SRC passes budget despite public outcry
by Dale Mezzacappa on May 31 2011 Posted in Latest news
The School Reform Commission passed a $2.75 billion budget Wednesday that was roundly criticized by a roomful of students, parents, advocates, and others for cutting essential services like full-day kindergarten and most free student transportation while preserving other programs that many speakers said were unproven or unessential.
Commmissioner Johnny Irizarry voted no, without comment, while Commissioner Joseph Dworetzky voted yes with reservations.
"I certainly understand the pain and fear and unhappiness about a budget that makes as serious changes as this one does," Dworetzky said. "I wish it could be much different, but I think the approach taken is a fair approach."
Later, Irizarry explained his vote: "I just feel there were too many unanwsered questions. I didn't agree with some of the cuts." During the meeting Irizarry asked several questions about plans to close 13 privately run alternative schools designed to reengage out-of-school youth and replace them -- at lower cost -- with District-run options.
The SRC also passed a resolution that gives it the right to cancel collective bargaining agreements by June 30 if they are not renegotiated. All the members voted yes, with Dworetzky saying he doesn't expect the District to use the power. The budget counts on $75 million in savings from new agreements.
The vote followed nearly two-and-a-half hours of public testimony at which the SRC got an earful from members of the public.
Councilman Bill Green was the first of more than 30 scheduled speakers, and while he said he came in a "true spirit of cooperation," he said that he had still not received requested information showing the efficacy of some programs that the District is proposing to keep as opposed to what it has put on the chopping block.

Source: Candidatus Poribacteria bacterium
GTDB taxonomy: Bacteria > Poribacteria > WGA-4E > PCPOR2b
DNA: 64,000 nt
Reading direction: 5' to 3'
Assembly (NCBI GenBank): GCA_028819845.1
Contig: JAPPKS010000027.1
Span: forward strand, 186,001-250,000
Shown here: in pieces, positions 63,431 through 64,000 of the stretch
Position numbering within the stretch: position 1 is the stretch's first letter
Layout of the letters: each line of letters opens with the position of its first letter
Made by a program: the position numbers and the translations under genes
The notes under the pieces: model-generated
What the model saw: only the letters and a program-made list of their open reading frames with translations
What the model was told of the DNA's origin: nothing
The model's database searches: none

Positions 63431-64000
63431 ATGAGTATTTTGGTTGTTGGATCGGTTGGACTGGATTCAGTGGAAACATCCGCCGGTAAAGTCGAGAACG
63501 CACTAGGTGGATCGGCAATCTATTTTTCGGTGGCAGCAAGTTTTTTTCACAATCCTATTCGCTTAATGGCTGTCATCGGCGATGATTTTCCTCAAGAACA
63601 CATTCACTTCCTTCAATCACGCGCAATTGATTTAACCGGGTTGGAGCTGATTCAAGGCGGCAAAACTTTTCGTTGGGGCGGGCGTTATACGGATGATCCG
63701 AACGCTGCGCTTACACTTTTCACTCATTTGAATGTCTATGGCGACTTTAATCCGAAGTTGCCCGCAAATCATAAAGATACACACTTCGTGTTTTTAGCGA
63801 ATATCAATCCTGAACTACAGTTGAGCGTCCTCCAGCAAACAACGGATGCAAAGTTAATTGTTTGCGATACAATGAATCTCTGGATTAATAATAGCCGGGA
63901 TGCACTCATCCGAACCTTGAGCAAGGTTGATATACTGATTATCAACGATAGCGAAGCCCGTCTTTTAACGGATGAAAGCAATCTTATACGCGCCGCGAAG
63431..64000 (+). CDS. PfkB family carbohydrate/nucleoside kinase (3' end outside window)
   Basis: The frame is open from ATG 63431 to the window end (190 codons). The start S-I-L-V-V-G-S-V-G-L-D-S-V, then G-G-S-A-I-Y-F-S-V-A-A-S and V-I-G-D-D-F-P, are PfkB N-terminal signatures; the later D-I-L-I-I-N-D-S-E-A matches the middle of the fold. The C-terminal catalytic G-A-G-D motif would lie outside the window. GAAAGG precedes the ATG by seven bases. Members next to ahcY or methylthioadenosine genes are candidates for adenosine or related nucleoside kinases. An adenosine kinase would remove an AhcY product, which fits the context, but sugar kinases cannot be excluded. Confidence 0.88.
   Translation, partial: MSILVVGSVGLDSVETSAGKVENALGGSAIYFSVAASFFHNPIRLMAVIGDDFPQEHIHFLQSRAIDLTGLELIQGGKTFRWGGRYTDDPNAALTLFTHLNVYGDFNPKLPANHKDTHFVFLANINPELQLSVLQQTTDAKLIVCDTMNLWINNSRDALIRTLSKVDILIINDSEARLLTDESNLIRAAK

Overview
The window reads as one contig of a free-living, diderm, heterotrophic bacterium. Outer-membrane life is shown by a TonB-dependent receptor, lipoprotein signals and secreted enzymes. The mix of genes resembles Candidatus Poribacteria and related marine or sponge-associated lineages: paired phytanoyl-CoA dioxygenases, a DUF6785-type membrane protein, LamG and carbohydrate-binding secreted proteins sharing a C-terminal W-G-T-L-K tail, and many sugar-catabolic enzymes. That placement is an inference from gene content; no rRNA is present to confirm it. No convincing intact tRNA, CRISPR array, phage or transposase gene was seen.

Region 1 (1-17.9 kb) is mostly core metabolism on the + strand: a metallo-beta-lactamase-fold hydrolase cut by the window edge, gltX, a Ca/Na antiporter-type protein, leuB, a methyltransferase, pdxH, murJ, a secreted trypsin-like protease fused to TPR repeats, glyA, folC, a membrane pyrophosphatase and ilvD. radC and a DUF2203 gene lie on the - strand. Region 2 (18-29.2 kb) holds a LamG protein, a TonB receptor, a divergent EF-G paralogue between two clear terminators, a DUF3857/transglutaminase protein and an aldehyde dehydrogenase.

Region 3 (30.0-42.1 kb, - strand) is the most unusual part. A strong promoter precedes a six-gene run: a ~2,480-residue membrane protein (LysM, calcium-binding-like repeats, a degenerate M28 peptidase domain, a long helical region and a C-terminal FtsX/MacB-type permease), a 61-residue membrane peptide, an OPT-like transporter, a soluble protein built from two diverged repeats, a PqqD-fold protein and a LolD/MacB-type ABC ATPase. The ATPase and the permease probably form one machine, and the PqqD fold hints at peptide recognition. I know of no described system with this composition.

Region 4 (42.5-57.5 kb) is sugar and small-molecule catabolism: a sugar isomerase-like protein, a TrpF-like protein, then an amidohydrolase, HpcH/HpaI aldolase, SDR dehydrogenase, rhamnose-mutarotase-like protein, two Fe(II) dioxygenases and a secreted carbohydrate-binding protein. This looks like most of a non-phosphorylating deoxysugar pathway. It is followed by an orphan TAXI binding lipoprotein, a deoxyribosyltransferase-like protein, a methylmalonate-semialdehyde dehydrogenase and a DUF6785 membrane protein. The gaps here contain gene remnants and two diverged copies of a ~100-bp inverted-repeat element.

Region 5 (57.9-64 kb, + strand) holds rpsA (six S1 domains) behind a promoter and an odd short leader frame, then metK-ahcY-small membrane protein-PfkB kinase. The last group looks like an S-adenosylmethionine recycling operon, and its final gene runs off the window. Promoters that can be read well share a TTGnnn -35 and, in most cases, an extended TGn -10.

"I urge the School District to stop fear-mongering," he said. "Don't hold us hostage."
In an hourlong presentation before the public started its testimony, officials including Superintendent Arlene Ackerman tried to straighten out what they said were misconceptions and misinformation about the proposed budget, which is designed to close a $629 million funding shortfall.
Chief Financial Officer Michael Masch called it an "interim" budget made necessary by legal requirements. The District is required to adopt a balanced budget by the end of May.
Faced with the end of federal stimulus funds and draconian cuts in education aid in Gov. Tom Corbett's spending plan for next year, officials are in heavy negotiations with both the city and the state to find additional revenues.
District officials are also talking to SEPTA in an effort to change the process by which state reimbursements are credited for some of its transportation costs as one way to forestall transportation cuts. The budget passed by the SRC ends all transportation for regular education students who attend District-run or private schools.
Masch said that he expected that the SRC would adopt a revised budget, probably by the end of June, once the state approved its final spending plan and the mayor and City Council decided whether and how the city could provide more revenue.
"At this moment in time the only thing we can do is adopt an interim budget," he said. "There is a likelihood there will be significant changes in the coming days and weeks. ...[We hope to] roll back some of the most harmful cuts."